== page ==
Ascent of Silvertip Mountain on 2014-09-13
|Others in Party:||Adam Walker -- Trip Report or GPS Track|
----Only Party on Mountain
|Date:||Saturday, September 13, 2014|
|Ascent Type:||Successful Summit Attained|
| Motorized Transport to Trailhead:||Car|
| Location:||Canada-British Columbia|
| Elevation:||8517 ft / 2595 m|
Ascent Trip ReportWe climbed Silvertip using the south route as described by “Redwic” at Summitpost and Rob Woodall on this site here . Also, John Stolk had climbed the peak six weeks before us and his red tape flagging was very useful.
The south route is very long and very steep—from the trailhead to the west ridge, you gain 1700 m over 3.5 km, a grade of about 50%. The terrain is never really technical, but there is plenty of bushwhacking, routefinding, scrambling, loose rock, and sidehilling. Much of the going is mildly annoying and tedious. Doing it in a day requires some fitness and an early start.
We slept at the trailhead and started hiking at 6:20 AM, just as it was getting light enough to see. We ascended the clear-cut fan and near the top easily found the start of a reliable set of orange flagging. In areas a footpath was starting to form, but in many places you are bushwhacking through largely open woods. The peak is not climbed very often so there may not be enough traffic for a good climber’s trail to form.
The “dirty rock step” at 900 m had a rope to help with a tricky move, but in dry conditions it shouldn’t pose too many problems. Above the step was more steep uphill in nice forest until the rock buttress at about 1620 m. Here we lost the flagging and bypassed to the right (east), but we still had a class 3 scramble back up to the ridgecrest. It seems best to stay on the crest and scramble up straight ahead—this is what we did coming down. A recent large landslide had taken a chunk out of the left (west) side of the ridge at one point here.
After this, the ridge was nice for a while with an easy-to-follow footway, soon breaking out of the forest into pleasant meadows. When the crest was blocked by a cliff we followed flagging (which ended here) right to a long section of sidehilling across grassy meadows. This might have been the most annoying section of the climb—even when dry the grass is slippery, and the “goat path” is intermittent at best.
The sidehilling ended in the open basins south of the main west ridge of Silvertip. We crossed a stream (the only water we saw all day) and took a route the led up the right side of a minor buttress. This was steep loose scree and not too fun, but up top we were on the grassy flat expanse of the west ridge with sweeping panoramic views. I had been here three years earlier on a failed attempt from the north. This is the most pleasant section of the climb but, of course, goes quickly.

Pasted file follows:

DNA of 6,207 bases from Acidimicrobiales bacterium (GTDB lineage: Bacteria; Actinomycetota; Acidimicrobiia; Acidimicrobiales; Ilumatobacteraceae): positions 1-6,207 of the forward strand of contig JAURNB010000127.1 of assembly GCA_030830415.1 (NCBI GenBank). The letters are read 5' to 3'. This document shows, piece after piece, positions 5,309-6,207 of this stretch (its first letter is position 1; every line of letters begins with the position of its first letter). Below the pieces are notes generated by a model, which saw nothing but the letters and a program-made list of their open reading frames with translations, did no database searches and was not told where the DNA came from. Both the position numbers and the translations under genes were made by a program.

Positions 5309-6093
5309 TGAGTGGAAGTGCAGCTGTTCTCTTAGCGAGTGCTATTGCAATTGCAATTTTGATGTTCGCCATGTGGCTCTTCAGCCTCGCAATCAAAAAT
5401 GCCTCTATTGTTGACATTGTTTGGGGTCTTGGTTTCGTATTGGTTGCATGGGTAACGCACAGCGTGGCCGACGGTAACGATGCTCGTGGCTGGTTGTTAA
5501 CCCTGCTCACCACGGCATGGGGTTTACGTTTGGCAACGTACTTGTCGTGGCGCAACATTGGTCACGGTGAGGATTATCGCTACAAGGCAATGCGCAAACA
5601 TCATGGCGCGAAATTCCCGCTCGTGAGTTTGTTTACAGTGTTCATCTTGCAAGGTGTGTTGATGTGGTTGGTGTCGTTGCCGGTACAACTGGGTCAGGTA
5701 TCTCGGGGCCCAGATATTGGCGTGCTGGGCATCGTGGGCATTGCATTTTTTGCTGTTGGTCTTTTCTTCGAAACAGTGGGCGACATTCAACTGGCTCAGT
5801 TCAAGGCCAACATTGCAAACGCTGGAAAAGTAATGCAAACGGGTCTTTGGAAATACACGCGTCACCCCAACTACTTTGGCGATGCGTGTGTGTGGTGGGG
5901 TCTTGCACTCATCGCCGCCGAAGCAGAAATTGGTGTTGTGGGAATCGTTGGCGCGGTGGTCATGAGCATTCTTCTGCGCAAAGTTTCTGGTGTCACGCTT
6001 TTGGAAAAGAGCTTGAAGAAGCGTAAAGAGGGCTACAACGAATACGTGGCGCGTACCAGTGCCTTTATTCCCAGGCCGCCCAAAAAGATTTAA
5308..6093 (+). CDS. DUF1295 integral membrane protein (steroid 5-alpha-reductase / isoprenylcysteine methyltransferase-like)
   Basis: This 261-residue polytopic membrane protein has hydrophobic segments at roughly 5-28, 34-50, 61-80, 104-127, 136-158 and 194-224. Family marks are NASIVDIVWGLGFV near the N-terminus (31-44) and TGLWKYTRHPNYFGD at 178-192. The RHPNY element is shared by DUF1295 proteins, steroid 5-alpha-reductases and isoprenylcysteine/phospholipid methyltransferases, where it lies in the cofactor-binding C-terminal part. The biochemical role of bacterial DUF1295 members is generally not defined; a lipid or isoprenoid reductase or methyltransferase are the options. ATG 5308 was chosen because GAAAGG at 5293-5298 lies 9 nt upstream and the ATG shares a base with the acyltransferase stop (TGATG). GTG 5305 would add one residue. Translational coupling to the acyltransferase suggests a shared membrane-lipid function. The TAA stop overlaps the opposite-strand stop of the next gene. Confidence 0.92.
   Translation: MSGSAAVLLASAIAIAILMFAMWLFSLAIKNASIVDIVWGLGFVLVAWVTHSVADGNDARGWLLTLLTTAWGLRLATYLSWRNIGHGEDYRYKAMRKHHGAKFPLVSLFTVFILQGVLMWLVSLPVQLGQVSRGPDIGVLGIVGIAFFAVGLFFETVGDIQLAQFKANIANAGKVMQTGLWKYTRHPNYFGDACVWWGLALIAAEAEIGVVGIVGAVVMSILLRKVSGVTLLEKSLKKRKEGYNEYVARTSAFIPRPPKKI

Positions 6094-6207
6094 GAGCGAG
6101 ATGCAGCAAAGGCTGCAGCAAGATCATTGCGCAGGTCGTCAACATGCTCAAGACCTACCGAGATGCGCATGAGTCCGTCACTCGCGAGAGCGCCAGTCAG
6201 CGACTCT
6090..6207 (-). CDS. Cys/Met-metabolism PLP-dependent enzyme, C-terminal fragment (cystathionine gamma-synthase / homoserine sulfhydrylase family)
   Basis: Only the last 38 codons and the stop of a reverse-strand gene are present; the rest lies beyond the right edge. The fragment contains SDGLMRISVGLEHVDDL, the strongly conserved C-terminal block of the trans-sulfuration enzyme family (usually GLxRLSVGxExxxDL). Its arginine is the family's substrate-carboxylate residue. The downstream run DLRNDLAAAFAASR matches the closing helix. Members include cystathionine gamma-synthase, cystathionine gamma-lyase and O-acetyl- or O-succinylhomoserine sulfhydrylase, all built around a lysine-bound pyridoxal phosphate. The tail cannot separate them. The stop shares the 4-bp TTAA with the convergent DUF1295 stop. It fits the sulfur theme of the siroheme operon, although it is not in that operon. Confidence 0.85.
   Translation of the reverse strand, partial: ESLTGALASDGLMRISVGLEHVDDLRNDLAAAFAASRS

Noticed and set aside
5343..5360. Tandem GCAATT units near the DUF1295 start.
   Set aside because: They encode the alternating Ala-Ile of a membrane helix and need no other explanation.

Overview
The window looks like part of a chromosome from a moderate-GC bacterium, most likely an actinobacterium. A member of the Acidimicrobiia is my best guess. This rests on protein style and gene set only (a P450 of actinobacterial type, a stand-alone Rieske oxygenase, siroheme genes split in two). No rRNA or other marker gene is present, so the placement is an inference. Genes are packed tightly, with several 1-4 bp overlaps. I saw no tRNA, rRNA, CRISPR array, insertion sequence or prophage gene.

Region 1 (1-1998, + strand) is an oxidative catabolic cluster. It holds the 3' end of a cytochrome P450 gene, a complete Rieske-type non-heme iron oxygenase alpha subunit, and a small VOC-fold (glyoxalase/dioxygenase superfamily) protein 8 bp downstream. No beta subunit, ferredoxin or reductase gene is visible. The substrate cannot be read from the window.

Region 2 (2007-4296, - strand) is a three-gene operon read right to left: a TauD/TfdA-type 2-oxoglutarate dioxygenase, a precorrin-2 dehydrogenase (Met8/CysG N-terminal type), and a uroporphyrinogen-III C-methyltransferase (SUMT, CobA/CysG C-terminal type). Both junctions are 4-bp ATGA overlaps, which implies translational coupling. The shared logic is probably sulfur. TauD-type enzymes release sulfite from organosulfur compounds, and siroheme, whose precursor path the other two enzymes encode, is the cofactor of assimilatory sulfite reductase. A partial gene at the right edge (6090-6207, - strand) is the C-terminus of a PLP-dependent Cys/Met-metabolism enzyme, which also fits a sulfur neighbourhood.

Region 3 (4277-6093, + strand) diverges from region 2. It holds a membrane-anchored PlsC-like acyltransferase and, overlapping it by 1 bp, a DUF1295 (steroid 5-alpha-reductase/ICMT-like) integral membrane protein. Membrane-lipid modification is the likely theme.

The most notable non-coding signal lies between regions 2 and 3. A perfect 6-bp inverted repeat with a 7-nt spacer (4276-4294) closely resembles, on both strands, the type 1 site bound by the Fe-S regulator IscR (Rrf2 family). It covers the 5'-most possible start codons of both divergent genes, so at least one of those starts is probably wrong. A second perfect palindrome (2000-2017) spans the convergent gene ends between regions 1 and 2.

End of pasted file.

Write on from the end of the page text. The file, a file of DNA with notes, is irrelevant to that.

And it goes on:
We climbed up the intimidating-looking false summit, carefully scrambled down about 100 feet of loose class 3 to the far col, and then started up the main peak. Both the false summit and main peak are foreshortened from the west ridge and are not as hard as they look. We stayed out on the south face of the main peak and made our way up standard-issue ball-bearing scree, loose talus, and occasional solid boulders—class 3 at worst. We aimed for a notch in the skyline via a gully and then scrambled leftwards for a minute to the summit.
It was a clear day and views were expansive. We rested for 25 minutes—the summit register has about 3 parties per year signed in, a surprisingly low number.
We decided to deviate from our upward route by staying on the west ridge beyond where we gained it, and descend into the lower basins on the west side of the minor buttress. This avoided the steep loose rock or our ascent route and gave us a more gentle and pleasant scree slope to descend. This is recommended for the ascent, too—it’s perhaps a bit longer but offers much better terrain.
We rested at the stream crossing and I filled up my water bottles. The grassy sidehilling was even more tedious in our tired state, and my GPS was acting up and had me confused for a little bit. Once on the ridge we regained the helpful flagging and hiked down steeply. We stayed near the crest as we descended the buttress area at 1620 m—this avoided the unnecessary bypass we di d on the way up. The rope at the dirty rock step was particularly helpful when descending, especially for the last move at the end of the rope. The flagging was definitely a godsend, and the GPS helped us when we lost that every now and then. We were back at the car by 5:20 PM.
We were on the mountain for 11 hours—6 hours up, 0:25 on top, and 4:35 down. Woodall and others have done it in 10 hours, and some have elected to camp, but flat spots and running water are very scarce on this route. Any hike with 2000 meters of gain will be a major effort.
|Summary Total Data|
| Total Elevation Gain:||6670 ft / 2032 m|
| Extra Gain:||102 ft / 31 m|
| Round-Trip Distance:||9 mi / 14.5 km|
| Route:||SW Slopes/Ridge|
| Trailhead:||Silver-Skagit Rd Spur 2051 ft / 625 m|
| Grade/Class:||Class 3|
| Quality:||8 (on a subjective 1-10 scale)|
| Route Conditions:||Unmaintained Trail, Open Country, Bushwhack, Scramble|
| Gear Used:||Rope, Ski Poles|
| Weather:||Pleasant, Calm, Clear|
| Time:||6 Hours |
| Time:||4 Hours 35 Minutes|
|GPS Data for Ascent/Trip|
GPS Waypoints - Hover or click to see name and lat/long
Peaks: climbed and unclimbed by Greg Slayden
Click Here for a Full Screen Map
Note: GPS Tracks may not be accurate, and may not show the best route. Do not follow this route blindly. Conditions change frequently. Use of a GPS unit in the outdoors, even with a pre-loaded track, is no substitute for experience and good judgment. Peakbagger.com accepts NO responsibility or liability from use of this data.
Download this GPS track as a GPX file
This page has been served 831 times since 2005-01-15.